On My Mind
Leaders of organizations periodically develop and deploy objectives to address strategic issues and move the organization towards the vision. Three of the more popular systems historically for doing this have been Management By Objectives (MBO), the Balanced Scorecard, and Hoshin Kanri (Policy Deployment). QCDSM is a framework that is commonly used in Hoshin Kanri to structure the development and deployment of objectives The framework originated in Japan several decades ago. Q = Quality; C = Cost; D = Delivery (Quantity & Schedule); S = Safety (Physical or Business Risk); and M = Morale (Employee). You can re-arrange the letters to reflect your organization’s priorities. For example, I like the sequence SQDMC. Then you can ask fellow employees the question, “Can you think of any ideas to perform our work safer (S), better (Q), faster (D), happier (M), or cheaper (C)?” Some organizations emphasize speed and/or cost, but generally you should focus on mastering safety and quality first before you focus on performing your work faster and cheaper. Cost reductions often are a natural result of safety, quality, and/or delivery-related improvements.
I recently visited a well-known fast food restaurant for breakfast and noticed a spiral-bound notebook lying open on the counter near the cash register. It looked like a baseball scorebook. Although it was upside-down from my perspective, I could read the title, “Daily Food Safety Checklist.” The page had dozens of empty boxes waiting for hand-written entries. The shift manager eventually came over and entered information into some of the boxes with a pen. She took her time and her penmanship was superb. I sensed that she took this task very seriously given her level of concentration and the great care she took in making the entries. It was a low-tech, manual process like the traditional scoring of a baseball game. I was impressed and felt more comfortable with the food I was about to consume. Their notebook might eventually be replaced with an iPad or some other device, but it is serving a useful and valuable function today.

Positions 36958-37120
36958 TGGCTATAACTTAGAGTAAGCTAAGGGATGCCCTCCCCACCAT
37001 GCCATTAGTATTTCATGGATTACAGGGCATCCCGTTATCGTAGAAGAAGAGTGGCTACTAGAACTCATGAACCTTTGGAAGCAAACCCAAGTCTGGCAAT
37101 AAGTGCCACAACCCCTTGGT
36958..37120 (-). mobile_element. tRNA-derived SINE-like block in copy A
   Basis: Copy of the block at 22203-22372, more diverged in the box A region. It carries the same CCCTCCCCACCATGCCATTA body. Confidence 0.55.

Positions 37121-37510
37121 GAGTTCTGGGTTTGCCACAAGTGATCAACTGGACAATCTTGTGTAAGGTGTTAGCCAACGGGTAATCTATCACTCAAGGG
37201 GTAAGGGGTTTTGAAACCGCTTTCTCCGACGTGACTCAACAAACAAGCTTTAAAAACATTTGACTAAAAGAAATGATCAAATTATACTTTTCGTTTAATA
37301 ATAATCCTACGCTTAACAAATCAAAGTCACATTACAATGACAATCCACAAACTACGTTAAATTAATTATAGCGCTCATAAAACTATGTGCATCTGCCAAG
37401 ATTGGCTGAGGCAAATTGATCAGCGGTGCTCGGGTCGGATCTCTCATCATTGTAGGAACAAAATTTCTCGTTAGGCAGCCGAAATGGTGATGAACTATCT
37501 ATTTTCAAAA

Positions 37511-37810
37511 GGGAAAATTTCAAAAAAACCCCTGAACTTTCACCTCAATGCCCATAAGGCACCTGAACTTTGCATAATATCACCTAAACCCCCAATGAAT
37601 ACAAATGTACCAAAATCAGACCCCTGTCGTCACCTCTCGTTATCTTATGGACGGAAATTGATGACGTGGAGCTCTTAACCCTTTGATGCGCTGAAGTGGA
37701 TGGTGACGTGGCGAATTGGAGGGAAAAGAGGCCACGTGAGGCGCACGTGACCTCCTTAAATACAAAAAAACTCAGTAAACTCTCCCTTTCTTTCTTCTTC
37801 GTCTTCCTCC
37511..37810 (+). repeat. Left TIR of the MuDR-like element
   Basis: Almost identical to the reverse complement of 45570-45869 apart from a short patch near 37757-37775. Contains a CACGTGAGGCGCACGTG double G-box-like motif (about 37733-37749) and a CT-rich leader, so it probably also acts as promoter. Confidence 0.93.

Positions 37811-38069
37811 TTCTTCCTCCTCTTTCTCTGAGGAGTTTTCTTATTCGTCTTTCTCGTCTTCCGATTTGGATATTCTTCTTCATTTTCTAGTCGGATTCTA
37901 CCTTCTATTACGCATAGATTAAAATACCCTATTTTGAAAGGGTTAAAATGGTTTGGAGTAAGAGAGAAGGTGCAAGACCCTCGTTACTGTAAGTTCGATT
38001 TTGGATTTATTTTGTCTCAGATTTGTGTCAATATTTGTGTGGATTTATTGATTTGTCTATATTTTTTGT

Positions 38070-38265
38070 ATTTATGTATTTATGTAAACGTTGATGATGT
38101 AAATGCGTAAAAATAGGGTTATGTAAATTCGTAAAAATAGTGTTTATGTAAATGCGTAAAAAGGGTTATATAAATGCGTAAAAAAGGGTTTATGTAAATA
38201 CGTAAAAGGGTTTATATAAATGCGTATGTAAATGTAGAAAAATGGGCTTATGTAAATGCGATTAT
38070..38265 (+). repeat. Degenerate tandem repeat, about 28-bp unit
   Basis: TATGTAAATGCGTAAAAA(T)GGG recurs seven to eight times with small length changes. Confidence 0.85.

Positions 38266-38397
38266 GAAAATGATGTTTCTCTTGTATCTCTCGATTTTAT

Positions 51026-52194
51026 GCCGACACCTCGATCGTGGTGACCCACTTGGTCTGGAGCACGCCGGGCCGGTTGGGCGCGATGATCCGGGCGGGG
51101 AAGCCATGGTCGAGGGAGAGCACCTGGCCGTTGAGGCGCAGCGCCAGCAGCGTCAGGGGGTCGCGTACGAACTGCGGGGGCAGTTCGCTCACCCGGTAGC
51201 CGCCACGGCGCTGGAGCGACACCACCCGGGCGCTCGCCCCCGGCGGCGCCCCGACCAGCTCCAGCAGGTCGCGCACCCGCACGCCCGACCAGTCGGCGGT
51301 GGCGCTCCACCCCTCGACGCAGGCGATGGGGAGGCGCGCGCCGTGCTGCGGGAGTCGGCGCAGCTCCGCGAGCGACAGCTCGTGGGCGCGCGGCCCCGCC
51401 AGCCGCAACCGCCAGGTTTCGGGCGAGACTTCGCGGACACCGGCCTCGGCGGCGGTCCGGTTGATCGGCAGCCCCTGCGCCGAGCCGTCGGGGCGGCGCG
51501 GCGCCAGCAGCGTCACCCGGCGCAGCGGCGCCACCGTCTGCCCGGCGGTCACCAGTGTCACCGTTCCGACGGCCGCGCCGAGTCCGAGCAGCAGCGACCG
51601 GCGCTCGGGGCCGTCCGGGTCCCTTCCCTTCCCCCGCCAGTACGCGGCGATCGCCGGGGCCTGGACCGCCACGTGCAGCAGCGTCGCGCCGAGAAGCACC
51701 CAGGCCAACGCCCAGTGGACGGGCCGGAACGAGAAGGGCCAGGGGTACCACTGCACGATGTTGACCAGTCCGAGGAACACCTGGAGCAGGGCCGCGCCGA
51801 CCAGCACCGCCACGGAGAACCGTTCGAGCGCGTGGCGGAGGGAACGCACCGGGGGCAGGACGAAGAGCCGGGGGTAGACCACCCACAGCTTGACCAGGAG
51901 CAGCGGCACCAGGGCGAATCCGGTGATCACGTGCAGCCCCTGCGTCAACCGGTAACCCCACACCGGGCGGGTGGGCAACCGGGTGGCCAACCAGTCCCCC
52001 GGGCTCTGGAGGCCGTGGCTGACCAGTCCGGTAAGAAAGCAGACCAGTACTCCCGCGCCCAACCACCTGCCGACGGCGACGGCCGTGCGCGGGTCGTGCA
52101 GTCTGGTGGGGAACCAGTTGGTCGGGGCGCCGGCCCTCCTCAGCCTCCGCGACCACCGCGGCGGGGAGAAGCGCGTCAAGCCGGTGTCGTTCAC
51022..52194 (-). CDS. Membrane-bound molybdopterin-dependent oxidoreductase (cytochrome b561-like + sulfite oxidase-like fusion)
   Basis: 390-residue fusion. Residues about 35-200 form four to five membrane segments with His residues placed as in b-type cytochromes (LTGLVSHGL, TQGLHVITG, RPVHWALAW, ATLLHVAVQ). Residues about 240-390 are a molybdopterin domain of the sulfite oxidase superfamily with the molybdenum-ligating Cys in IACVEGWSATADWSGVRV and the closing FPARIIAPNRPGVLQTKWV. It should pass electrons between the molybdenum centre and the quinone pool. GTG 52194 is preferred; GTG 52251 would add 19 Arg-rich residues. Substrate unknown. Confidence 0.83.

The Advances in Hoshin Kanri public seminar has been scheduled for August 15, 2012. It will be held at the Crowne Plaza in Plymouth, MN. A detailed brochure is now available (contact me at firstname.lastname@example.org). The Fourth Annual Advanced Strategic Improvement Practices Conference has been scheduled for October 16, 2012 at the BayView Event Center on the shore of beautiful Lake Minnetonka. The speaker list is nearly complete, but as of now there will be presenters from the Carlson School of Management, MN Department of Human Services, MN Department of Natural Resources, Nortech Systems, Cargill, Hormel Foods, 3M, Seagate Technology, and The Toro Company.
Japan continues to play an important role in the global economy. It is home to numerous world class companies and has the third largest economy in the world. However, it is facing many challenges including those related to nuclear power, demographics, and exchange rate fluctuations. The book, Reimagining Japan: The Quest for a Future That Works, edited by McKinsey & Company, contains contributions from more than 80 leading thinkers from a variety of fields. One of my favorite sections was titled, “See the Big Picture, Mind the Details,” by Masahiro Sakane, Chairman of Komatsu. Komatsu’s focus on corporate value, which they define as ‘the total sum of trust given to us by society and all stakeholders,” is quite profound.